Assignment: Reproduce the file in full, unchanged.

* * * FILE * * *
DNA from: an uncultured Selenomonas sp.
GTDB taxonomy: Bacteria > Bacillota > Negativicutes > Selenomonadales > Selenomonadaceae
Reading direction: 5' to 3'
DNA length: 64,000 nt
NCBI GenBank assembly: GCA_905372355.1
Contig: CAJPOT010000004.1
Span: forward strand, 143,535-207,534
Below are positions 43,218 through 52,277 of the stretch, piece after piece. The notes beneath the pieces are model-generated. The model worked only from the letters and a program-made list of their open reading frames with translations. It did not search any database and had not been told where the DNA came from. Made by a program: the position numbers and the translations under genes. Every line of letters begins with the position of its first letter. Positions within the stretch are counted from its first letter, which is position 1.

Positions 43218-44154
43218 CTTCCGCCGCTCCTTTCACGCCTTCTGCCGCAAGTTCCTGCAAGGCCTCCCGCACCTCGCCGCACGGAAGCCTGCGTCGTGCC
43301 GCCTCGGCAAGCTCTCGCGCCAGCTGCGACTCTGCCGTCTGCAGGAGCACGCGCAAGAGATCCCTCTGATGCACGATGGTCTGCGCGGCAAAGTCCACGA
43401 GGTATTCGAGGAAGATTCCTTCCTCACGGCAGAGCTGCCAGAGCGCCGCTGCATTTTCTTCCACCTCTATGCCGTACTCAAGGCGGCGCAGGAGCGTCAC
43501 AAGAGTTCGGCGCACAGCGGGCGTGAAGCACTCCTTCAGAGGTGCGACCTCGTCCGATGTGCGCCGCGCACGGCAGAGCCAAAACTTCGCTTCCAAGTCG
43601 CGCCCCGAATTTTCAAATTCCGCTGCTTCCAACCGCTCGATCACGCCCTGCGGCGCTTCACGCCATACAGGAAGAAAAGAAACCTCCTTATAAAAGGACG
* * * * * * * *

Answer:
DNA from: an uncultured Selenomonas sp.
GTDB taxonomy: Bacteria > Bacillota > Negativicutes > Selenomonadales > Selenomonadaceae
Reading direction: 5' to 3'
DNA length: 64,000 nt
NCBI GenBank assembly: GCA_905372355.1
Contig: CAJPOT010000004.1
Span: forward strand, 143,535-207,534
Below are positions 43,218 through 52,277 of the stretch, piece after piece. The notes beneath the pieces are model-generated. The model worked only from the letters and a program-made list of their open reading frames with translations. It did not search any database and had not been told where the DNA came from. Made by a program: the position numbers and the translations under genes. Every line of letters begins with the position of its first letter. Positions within the stretch are counted from its first letter, which is position 1.

Positions 43218-44154
43218 CTTCCGCCGCTCCTTTCACGCCTTCTGCCGCAAGTTCCTGCAAGGCCTCCCGCACCTCGCCGCACGGAAGCCTGCGTCGTGCC
43301 GCCTCGGCAAGCTCTCGCGCCAGCTGCGACTCTGCCGTCTGCAGGAGCACGCGCAAGAGATCCCTCTGATGCACGATGGTCTGCGCGGCAAAGTCCACGA
43401 GGTATTCGAGGAAGATTCCTTCCTCACGGCAGAGCTGCCAGAGCGCCGCTGCATTTTCTTCCACCTCTATGCCGTACTCAAGGCGGCGCAGGAGCGTCAC
43501 AAGAGTTCGGCGCACAGCGGGCGTGAAGCACTCCTTCAGAGGTGCGACCTCGTCCGATGTGCGCCGCGCACGGCAGAGCCAAAACTTCGCTTCCAAGTCG
43601 CGCCCCGAATTTTCAAATTCCGCTGCTTCCAACCGCTCGATCACGCCCTGCGGCGCTTCACGCCATACAGGAAGAAAAGAAACCTCCTTATAAAAGGACG